"Almighty God created the races white, black, yellow, malay and red, and he placed them on separate continents. And but for the interference with his arrangement there would be no cause for such marriages. The fact that he separated the races shows that he did not intend for races to mix." 

Can you believe this? Can you imagine this being true? It's sad but only half a century ago, people still did.

On January 6, 1959 the Lovings pled guilty and were sentenced to one year in prison, with the sentence suspended for 25 years on condition that the couple leave the state of Virginia, so they did. They moved back to the place of their wedding, Washington D.C. to seek out acceptance and the simple ability to live as a married couple in the eyes of the law.

Five years later they were frustrated. They were not able to travel or visit family together. They were isolated and not able to flourish financially in the only place they legally could be married. They decided to fight back. The first step was Mildred Loving writing a protest to Attorney General Robert F. Kennedy. Kennedy referred her to the American Civil Liberties Union.

ACLU filed a motion on behalf of the Lovings in the Virginia trial court to vacate the judgment and set aside the sentence on the grounds that the violation statues ran counter to the 14th Amendment. This set in motion a series of lawsuits which ultimately reached the Supreme Court.

After loosing in the Supreme Court and their conviction standing, they still didn't stop. They send their lawyer, Bernard S. Cohen to repeal once again. Richard Loving reportedly asked the lawyer to pass on a simple message "Mr. Cohen, tell the Court I love my wife, and it is just unfair that I can't live with her in Virginia."

Only three years later on June 12, 1967 the U.S. Supreme Court overturned the Lovings' convictions in a unanimous decision, dismissing the Commonwealth of Virginia's argument that a law forbidding both white and black persons from marrying persons of another race. They further ruled that Virginia's anti-miscegenation statute violated both the Due Process Clause and the Equal Protection Clause of the Fourteenth Amendment.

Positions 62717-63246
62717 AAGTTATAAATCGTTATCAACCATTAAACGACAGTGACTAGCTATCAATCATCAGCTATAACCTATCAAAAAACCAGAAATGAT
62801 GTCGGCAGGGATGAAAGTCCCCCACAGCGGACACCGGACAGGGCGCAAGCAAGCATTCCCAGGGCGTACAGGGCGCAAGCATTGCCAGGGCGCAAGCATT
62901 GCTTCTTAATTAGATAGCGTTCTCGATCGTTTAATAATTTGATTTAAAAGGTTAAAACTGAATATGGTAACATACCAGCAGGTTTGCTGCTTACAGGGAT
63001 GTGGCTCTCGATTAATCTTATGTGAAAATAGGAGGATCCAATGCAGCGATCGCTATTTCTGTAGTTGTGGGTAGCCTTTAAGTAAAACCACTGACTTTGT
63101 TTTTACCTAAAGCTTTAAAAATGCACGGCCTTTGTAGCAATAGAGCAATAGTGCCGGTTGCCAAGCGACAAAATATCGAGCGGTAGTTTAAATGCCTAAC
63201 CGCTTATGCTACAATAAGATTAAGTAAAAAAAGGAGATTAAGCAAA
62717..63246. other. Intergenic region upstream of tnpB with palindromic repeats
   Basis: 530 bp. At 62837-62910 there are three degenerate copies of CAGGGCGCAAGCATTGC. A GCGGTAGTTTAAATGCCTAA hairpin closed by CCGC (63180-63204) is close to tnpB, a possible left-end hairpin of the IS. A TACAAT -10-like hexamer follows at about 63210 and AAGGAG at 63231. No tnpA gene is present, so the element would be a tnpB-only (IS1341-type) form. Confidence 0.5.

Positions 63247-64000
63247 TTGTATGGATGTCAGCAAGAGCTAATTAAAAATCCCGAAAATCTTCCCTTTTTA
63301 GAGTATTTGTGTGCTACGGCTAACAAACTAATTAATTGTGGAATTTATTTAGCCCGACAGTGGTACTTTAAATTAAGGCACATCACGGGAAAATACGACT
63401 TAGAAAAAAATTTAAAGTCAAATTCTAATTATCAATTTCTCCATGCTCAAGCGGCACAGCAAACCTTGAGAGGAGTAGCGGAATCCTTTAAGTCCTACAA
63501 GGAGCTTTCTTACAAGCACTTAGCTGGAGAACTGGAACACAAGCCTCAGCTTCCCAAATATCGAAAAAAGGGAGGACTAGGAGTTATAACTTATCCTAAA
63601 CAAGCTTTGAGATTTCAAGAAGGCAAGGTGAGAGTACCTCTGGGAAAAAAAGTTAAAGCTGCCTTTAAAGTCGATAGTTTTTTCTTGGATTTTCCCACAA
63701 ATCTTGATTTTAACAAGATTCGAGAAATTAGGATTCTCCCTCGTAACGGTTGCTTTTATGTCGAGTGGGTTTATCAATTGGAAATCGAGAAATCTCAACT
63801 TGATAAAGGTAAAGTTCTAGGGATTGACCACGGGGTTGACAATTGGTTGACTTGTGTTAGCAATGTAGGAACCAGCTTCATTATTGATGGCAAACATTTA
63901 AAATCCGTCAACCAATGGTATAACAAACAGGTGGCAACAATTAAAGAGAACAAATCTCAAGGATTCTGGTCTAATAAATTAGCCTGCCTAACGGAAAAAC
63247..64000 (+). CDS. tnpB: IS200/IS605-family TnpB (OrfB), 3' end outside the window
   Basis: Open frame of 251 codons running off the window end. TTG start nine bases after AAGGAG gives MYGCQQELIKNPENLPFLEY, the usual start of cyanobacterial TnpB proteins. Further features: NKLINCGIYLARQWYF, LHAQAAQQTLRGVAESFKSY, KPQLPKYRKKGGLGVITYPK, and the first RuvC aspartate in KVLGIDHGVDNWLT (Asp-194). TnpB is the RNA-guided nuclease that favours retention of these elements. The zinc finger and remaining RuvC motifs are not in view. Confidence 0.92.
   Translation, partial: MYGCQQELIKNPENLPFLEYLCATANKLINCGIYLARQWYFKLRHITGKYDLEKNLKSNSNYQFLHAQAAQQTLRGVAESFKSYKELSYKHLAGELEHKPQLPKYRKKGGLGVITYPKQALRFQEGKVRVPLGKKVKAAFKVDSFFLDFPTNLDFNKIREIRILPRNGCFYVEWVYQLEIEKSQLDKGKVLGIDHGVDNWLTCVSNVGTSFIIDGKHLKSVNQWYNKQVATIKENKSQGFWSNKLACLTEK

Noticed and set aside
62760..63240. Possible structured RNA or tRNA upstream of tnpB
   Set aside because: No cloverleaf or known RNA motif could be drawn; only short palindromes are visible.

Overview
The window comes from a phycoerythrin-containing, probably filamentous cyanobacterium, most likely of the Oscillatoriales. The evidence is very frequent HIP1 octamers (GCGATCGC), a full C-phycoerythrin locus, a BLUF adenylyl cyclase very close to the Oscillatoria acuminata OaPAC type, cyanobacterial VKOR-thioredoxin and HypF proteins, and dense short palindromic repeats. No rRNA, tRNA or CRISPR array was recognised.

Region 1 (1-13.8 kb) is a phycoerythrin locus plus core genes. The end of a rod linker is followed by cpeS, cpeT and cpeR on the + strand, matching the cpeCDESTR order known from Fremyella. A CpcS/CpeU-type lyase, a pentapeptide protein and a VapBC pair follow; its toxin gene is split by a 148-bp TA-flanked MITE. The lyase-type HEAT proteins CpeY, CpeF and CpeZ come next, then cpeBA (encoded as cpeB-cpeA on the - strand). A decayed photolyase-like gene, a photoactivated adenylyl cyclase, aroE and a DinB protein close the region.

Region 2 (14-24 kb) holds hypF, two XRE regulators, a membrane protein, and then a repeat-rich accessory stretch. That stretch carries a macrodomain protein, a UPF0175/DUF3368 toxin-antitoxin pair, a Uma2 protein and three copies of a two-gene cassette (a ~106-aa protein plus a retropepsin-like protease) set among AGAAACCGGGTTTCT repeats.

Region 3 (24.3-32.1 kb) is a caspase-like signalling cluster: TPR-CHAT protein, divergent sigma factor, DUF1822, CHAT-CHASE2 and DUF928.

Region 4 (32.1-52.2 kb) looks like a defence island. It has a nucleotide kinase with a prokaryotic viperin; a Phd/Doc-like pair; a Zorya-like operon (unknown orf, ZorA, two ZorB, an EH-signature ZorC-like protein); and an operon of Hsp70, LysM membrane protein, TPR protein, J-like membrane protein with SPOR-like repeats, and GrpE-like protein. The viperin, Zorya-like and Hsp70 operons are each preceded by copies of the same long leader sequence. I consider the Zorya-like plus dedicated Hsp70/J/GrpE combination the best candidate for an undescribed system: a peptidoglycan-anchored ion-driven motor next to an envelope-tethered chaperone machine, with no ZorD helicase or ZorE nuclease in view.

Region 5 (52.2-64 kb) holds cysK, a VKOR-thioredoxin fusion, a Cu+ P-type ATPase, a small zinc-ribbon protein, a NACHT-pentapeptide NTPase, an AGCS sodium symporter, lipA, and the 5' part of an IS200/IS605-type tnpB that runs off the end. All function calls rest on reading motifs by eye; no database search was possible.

Chief Justice Earl Warren's opinion for the court was as follows:

"Marriage is one of the basic civil rights of man, fundamental to our very existence and survival... To deny this fundamental freedom on so unsupportable a basis as the racial classifications embodied in these statutes, classifications so directly subversive of the principle of equality at the heart of the Fourteenth Amendment, is surely to deprive all the State's citizens of liberty without due process of law. The Fourteenth Amendment requires that the freedom of choice to marry not be restricted by invidious racial discrimination. Under our Constitution, the freedom to marry, or not marry a person of another race resides with the individual and cannot be infringed the the State."

Four years after the famous speech that inspired a country and ignited a movement, it was legal anywhere in the nation to marry someone with any shade of skin. A right that no one ever should of had to fight for in the first place.

I want to say thank you to Mildred and Richard for being heros. Thank you for being role models of standing up for what you believe in and standing beside the person you love. You are ordinary people that became special the day you decided that enough was enough.